“Cause there’s no wind left in my soul and I’ve grown old.” — Roger Waters
Occasionally, you get the opportunity for a good extended metaphor. Those of us in the Gulf South know all too well what it is like to survive and recover from a storm. Funny, but we’ve been watching what we lovingly call trash television lately. It’s the usual formulaic television where an “expert” goes in to help someone get their business going again.
He has on multiple occasions compared Hurricane Sandy to Hurricane Katrina. Bless his heart. He just doesn’t know. The point here is not the real property damage and human suffering that comes out of a storm, but our collective response to the whole experience. There are really four stages to the storm that hopefully you will see parallels for.
The first stage is the preparation stage. We know the storm is coming. So, from here we all make calculated decisions. Do we stay and mitigate or do we drive inland? Will we need to board up our windows? Do we have enough emergency supplies in case we lose power. You get the idea.
The second stage is the storm itself. If you are riding it out you just hunker down and do the best you can. If you’ve gone inland there is the worry that something bad will happen to your home or someone else you know. So far, everyone is in the same boat.
The third stage is the immediate aftermath. People are still fairly unified. Neighbors help neighbors and everyone pitches in. We clean up the damage. We make repairs. We deal with insurance adjusters, contractors, and the occasional con man trying to win one over during a crisis.
It is the fourth stage that is the problem. Some people get back to normal quickly. Some people never do. Talk to any charity and they will tell you the same thing. There is an initial enthusiasm that people have when giving that just goes away. People give around Christmas and then in January those charities dry up.
Most experts have said that it takes up to two years for most people to recover from a storm. Most of us just don’t have that kind of attention span. Amidst all of the political mumbo jumbo related to the pandemic, it is this fatigue that is costing us. Of course, one can’t avoid the other connection to a storm when we talk about the eye of the storm.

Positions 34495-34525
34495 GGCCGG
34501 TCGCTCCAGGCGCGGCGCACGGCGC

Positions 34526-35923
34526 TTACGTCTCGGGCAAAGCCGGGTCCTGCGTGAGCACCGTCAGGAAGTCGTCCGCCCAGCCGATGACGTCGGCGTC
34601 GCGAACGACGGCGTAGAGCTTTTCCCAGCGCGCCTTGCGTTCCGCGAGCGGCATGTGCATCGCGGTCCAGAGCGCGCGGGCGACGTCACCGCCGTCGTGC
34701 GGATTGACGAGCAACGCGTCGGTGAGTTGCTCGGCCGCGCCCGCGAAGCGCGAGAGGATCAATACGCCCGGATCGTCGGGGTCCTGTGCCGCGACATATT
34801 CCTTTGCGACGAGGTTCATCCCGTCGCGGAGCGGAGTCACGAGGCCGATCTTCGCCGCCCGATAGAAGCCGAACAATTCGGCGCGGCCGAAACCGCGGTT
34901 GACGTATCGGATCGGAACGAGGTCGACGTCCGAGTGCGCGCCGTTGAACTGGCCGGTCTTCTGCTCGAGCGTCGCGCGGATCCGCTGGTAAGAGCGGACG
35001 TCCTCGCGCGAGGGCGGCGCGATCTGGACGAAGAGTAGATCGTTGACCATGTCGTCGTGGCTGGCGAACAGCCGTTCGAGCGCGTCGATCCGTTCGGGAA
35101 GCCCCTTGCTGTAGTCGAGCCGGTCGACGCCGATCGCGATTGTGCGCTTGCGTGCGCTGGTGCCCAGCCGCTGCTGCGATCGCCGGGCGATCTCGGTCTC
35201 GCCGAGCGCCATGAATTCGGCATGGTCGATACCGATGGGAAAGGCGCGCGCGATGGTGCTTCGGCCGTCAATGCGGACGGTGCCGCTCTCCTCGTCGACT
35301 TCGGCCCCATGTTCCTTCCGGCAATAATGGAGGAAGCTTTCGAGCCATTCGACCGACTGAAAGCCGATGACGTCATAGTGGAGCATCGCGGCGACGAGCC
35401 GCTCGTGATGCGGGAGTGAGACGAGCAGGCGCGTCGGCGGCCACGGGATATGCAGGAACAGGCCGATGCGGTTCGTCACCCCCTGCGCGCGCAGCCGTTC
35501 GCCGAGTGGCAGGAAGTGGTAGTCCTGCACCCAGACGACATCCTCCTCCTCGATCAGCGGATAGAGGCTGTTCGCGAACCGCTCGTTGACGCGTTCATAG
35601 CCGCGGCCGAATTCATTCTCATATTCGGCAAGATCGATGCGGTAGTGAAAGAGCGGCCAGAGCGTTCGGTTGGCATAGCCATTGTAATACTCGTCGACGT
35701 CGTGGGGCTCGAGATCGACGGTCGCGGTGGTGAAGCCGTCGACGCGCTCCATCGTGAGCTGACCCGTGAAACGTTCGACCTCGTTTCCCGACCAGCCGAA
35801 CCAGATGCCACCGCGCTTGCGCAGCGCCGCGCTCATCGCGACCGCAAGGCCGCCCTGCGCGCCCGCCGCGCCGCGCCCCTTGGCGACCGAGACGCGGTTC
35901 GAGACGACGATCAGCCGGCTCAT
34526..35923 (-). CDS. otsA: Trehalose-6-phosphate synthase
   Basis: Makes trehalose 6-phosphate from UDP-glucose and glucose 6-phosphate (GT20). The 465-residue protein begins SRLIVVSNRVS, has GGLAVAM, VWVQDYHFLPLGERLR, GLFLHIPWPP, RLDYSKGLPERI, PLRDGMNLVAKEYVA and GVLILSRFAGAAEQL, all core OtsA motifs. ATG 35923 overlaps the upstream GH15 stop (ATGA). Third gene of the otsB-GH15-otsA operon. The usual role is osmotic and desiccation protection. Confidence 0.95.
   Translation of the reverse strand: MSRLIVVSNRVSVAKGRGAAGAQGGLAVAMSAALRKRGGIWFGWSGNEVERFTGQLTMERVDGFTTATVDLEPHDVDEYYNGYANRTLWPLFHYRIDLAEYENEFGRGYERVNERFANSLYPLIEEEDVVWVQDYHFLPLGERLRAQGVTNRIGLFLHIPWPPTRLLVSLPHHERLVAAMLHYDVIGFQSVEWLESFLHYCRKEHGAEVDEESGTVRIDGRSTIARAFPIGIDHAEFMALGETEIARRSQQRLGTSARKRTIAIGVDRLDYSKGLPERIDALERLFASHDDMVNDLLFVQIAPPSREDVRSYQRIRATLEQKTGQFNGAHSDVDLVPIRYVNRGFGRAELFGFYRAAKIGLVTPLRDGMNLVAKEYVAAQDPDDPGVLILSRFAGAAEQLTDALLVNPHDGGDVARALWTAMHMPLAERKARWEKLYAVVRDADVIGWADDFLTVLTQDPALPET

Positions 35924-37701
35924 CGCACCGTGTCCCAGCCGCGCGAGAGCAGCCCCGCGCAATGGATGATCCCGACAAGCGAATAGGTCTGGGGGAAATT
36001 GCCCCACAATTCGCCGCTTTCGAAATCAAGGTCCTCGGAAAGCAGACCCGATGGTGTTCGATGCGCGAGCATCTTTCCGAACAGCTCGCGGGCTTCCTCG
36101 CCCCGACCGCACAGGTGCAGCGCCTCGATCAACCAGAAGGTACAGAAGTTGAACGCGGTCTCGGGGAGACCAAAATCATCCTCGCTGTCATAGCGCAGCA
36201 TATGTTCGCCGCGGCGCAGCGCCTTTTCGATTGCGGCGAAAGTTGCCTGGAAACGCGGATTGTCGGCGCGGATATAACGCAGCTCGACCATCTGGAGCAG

I vividly remember Hurricane Alicia as a kid. The eye passed over Galveston and Houston. Briefly everything seemed fine. Then the storm raged again. We knew it would back then, so we stayed hunkered down. Sadly, the eye of the storm of COVID came and went. We were told it was over. At every turn there has been an almost desperate need to put the virus behind us.
First, it was following the first lockdowns. People wanted to get out. Then, it was the warmer weather and the thought that viruses couldn’t survive in warmer weather. Then, it was an experimental round of drugs that were being peddled like snake oil at town square. Finally, we had a vaccine and the initial rush of most people getting the jab.
At each stage, the optimism was a fool’s errand. Weeks of progress were erased by super spreader events. Politicians desperate to save the almighty economy failed to uphold common sense safety measures. Some of them (cough Dan Patrick cough) even said they were willing to make an even swap. When that didn’t go over well he shifted his blame to Democrats and black people.
Storms come and go. They wreak their havoc, cause their damage, and leave some devastated. For a brief while, we all stand up and pitch in as much as we can. Then, we lose our focus. Life interrupts even the best of intentions. Even the most dedicated of people lose their focus. Obviously, some of us are not the best.
The virus is worse than a storm. If I hunker down and practice common sense measures I can keep myself and family safe. The virus doesn’t offer that kind of guarantee. The idiots ruin it for the rest of us. They clog up the hospitals. They infect those that are trying to be careful. They keep this thing going. Fatigue is real. So is being an idiot.